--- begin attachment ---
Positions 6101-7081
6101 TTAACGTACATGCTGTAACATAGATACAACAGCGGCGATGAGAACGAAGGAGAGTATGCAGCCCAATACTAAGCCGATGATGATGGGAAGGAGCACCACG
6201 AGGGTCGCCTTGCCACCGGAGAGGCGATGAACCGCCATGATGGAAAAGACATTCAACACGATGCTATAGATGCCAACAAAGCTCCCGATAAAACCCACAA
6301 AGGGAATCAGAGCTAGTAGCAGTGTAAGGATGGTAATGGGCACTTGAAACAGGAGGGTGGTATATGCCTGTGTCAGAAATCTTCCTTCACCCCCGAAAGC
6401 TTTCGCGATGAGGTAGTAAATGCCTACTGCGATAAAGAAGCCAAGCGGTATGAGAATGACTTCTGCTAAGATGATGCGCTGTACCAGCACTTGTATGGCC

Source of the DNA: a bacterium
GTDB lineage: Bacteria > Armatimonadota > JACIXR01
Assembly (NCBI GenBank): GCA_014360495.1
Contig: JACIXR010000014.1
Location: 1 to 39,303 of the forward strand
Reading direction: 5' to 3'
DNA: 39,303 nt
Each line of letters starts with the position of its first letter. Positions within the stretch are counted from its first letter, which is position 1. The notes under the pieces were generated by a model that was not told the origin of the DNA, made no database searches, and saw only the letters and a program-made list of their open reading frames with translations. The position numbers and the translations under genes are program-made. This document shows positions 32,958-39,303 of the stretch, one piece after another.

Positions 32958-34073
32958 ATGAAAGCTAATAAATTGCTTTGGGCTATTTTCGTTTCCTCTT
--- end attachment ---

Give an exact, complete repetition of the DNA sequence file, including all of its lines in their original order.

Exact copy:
Positions 6101-7081
6101 TTAACGTACATGCTGTAACATAGATACAACAGCGGCGATGAGAACGAAGGAGAGTATGCAGCCCAATACTAAGCCGATGATGATGGGAAGGAGCACCACG
6201 AGGGTCGCCTTGCCACCGGAGAGGCGATGAACCGCCATGATGGAAAAGACATTCAACACGATGCTATAGATGCCAACAAAGCTCCCGATAAAACCCACAA
6301 AGGGAATCAGAGCTAGTAGCAGTGTAAGGATGGTAATGGGCACTTGAAACAGGAGGGTGGTATATGCCTGTGTCAGAAATCTTCCTTCACCCCCGAAAGC
6401 TTTCGCGATGAGGTAGTAAATGCCTACTGCGATAAAGAAGCCAAGCGGTATGAGAATGACTTCTGCTAAGATGATGCGCTGTACCAGCACTTGTATGGCC

Source of the DNA: a bacterium
GTDB lineage: Bacteria > Armatimonadota > JACIXR01
Assembly (NCBI GenBank): GCA_014360495.1
Contig: JACIXR010000014.1
Location: 1 to 39,303 of the forward strand
Reading direction: 5' to 3'
DNA: 39,303 nt
Each line of letters starts with the position of its first letter. Positions within the stretch are counted from its first letter, which is position 1. The notes under the pieces were generated by a model that was not told the origin of the DNA, made no database searches, and saw only the letters and a program-made list of their open reading frames with translations. The position numbers and the translations under genes are program-made. This document shows positions 32,958-39,303 of the stretch, one piece after another.

Positions 32958-34073
32958 ATGAAAGCTAATAAATTGCTTTGGGCTATTTTCGTTTCCTCTT